|Luo, Juan -|
|Yu, Ying -|
|Mitra, Apratim -|
|Chang, Shuang -|
|Yang, Ning -|
|Song, Jiuzhou -|
Submitted to: Genes, Genomes, Genetics
Publication Type: Peer Reviewed Journal
Publication Acceptance Date: November 30, 2012
Publication Date: February 1, 2013
Citation: Luo, J., Yu, Y., Mitra, A., Chang, S., Zhang, H., Liu, G., Yang, N., Song, J. 2013. Genome-wide copy number variant analysis in inbred chicken lines with different susceptibility to Marek’s disease. Genes, Genomes, and Genomics. 3:217-223. Available: http://www.g3journal.org/lookup/suppl/doi:10.1534/g3.112.005132/-/DC1. Interpretive Summary: Marek’s disease virus is an oncovirus causing a tumor disease in chickens known as Marek’s disease (MD). MD is primarily controlled by vaccination since the 1970s in the U.S. yet sporadic outbreaks occur in parts of the world each year, and therefore, MD remains a serious threat to the poultry industry and the security of human food resources. To improve the control of MD, host genetic resistance to MD has being explored and genetic markers are constantly sought for selection against MD in chickens. This study, using a recent technology, compared the genome differences of four inbred lines of chickens and identified a series of genetic markers known as the regions of copy number variation (CNV), which are a new type of mutation larger in scale than single nucleotide polymorphism. These CNVs are potentially involved in immune response and vital biological pathways. The findings may eventually help to develop better strategies for improvement of genetic resistance to MD in poultry.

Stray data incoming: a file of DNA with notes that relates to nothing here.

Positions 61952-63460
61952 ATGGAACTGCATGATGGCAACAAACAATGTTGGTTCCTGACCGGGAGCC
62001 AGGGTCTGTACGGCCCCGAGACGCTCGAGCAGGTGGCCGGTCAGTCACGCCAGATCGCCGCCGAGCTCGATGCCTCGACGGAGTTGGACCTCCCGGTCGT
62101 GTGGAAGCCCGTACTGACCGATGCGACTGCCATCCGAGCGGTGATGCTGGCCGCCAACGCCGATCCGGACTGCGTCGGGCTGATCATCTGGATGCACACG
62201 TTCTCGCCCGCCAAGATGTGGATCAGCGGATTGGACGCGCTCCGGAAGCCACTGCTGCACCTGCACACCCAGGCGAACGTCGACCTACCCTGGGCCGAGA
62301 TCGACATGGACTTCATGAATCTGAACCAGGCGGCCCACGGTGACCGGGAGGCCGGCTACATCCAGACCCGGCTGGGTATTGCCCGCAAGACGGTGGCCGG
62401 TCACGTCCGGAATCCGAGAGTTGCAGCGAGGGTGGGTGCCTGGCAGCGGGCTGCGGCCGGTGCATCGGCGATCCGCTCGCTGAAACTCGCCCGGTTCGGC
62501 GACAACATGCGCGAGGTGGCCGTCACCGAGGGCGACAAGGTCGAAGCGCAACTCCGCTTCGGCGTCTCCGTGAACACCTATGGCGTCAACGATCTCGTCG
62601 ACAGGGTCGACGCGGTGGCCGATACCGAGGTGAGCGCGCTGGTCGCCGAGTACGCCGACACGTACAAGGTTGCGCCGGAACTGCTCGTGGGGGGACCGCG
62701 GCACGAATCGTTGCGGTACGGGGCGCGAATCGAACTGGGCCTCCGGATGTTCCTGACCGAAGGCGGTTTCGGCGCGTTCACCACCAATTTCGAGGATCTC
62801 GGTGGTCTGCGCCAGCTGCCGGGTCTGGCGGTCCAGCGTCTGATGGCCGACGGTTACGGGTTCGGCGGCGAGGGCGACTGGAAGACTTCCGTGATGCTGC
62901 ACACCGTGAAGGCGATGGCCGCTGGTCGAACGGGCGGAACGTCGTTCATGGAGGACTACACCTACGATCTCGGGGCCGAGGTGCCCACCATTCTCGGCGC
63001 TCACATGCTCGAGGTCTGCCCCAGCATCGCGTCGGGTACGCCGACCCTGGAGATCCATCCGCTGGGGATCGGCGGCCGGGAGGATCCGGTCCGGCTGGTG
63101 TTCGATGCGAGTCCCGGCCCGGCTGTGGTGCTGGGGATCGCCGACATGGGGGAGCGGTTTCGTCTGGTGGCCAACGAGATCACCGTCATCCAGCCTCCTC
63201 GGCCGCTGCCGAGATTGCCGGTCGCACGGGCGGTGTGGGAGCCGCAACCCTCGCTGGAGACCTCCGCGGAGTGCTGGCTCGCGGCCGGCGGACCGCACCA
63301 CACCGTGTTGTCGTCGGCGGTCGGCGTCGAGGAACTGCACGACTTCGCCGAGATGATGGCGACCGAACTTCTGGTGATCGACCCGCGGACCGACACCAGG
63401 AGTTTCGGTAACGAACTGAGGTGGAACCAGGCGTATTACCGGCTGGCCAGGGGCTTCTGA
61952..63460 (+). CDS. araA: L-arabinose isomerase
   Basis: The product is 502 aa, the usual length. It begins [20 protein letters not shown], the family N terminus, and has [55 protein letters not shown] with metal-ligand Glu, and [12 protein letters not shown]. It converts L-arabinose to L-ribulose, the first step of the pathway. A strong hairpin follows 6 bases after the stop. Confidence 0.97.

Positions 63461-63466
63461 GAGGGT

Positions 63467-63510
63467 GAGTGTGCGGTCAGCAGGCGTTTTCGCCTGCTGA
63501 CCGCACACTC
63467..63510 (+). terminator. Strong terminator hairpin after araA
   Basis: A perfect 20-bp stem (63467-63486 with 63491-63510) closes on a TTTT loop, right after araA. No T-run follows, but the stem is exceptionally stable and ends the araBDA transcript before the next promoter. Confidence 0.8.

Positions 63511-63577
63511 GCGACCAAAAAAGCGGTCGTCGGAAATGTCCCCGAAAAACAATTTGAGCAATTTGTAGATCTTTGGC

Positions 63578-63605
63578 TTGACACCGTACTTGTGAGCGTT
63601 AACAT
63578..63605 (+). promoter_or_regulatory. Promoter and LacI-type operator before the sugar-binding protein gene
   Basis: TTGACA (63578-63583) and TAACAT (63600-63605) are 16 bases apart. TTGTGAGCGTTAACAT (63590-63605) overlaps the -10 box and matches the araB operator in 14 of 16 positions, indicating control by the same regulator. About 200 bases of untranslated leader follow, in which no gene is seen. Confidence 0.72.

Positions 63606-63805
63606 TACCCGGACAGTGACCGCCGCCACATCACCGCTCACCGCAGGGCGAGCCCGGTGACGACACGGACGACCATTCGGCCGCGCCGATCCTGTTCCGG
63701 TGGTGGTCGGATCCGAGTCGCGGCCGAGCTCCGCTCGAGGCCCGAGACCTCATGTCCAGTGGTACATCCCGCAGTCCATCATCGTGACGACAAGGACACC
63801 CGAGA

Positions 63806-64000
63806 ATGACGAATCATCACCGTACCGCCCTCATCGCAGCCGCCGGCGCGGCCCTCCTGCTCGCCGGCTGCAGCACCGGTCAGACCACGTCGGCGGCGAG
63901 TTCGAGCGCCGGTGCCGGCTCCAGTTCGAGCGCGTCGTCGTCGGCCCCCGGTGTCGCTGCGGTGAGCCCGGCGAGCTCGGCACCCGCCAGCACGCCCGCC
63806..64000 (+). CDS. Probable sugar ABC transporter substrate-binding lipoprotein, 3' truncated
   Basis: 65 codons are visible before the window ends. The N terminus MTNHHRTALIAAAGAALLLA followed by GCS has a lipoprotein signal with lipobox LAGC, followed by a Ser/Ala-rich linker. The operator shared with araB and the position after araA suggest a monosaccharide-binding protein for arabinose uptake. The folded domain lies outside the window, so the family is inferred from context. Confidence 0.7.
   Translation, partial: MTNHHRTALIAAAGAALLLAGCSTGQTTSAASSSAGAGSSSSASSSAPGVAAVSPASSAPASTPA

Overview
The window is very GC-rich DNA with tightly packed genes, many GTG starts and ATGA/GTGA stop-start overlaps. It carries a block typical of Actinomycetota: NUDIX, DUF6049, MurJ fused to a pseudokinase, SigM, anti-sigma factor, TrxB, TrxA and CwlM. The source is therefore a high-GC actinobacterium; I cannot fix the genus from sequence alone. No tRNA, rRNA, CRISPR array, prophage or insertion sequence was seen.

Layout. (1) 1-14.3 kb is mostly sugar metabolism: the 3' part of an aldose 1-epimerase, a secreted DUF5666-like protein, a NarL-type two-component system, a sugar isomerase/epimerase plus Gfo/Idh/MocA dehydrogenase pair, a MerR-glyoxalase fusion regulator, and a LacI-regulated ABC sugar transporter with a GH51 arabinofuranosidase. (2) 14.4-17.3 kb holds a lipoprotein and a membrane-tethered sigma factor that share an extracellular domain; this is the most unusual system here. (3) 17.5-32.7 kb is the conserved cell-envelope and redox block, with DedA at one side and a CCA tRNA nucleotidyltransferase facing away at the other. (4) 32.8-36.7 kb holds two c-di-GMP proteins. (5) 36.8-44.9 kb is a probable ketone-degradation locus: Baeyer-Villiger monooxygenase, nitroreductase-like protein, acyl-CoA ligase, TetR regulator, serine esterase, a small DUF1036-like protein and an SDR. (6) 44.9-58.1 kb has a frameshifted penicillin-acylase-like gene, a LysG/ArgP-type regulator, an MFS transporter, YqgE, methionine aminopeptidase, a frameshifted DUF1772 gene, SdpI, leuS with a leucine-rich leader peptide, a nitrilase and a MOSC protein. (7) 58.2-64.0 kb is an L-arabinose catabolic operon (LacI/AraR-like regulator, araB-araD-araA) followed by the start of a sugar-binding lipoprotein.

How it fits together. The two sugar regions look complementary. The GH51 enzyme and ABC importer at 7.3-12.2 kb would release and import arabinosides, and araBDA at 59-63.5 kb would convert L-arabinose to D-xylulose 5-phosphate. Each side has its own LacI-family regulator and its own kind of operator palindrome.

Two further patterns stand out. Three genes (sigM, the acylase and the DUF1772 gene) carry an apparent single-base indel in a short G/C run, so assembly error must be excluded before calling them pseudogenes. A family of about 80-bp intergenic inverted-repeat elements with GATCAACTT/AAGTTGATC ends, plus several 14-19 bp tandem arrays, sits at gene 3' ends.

Technical Abstract: Breeding of genetically resistant chickens to Marek’s disease (MD) is a vital strategy to poultry health. To find the markers underlying the genetic resistance to MD, copy number variation (CNV) was examined in inbred MD-resistant and -susceptible chicken lines. A total of 45 CNVs were found in four lines of chickens, and 28 were potentially involved in immune response and cell proliferation, etc. Importantly, two CNVs related with MD resistance were transmitted to descendent recombinant congenic lines that differ in susceptibility to MD. Our findings may lead to better strategies for genetic improvement of disease resistance in poultry.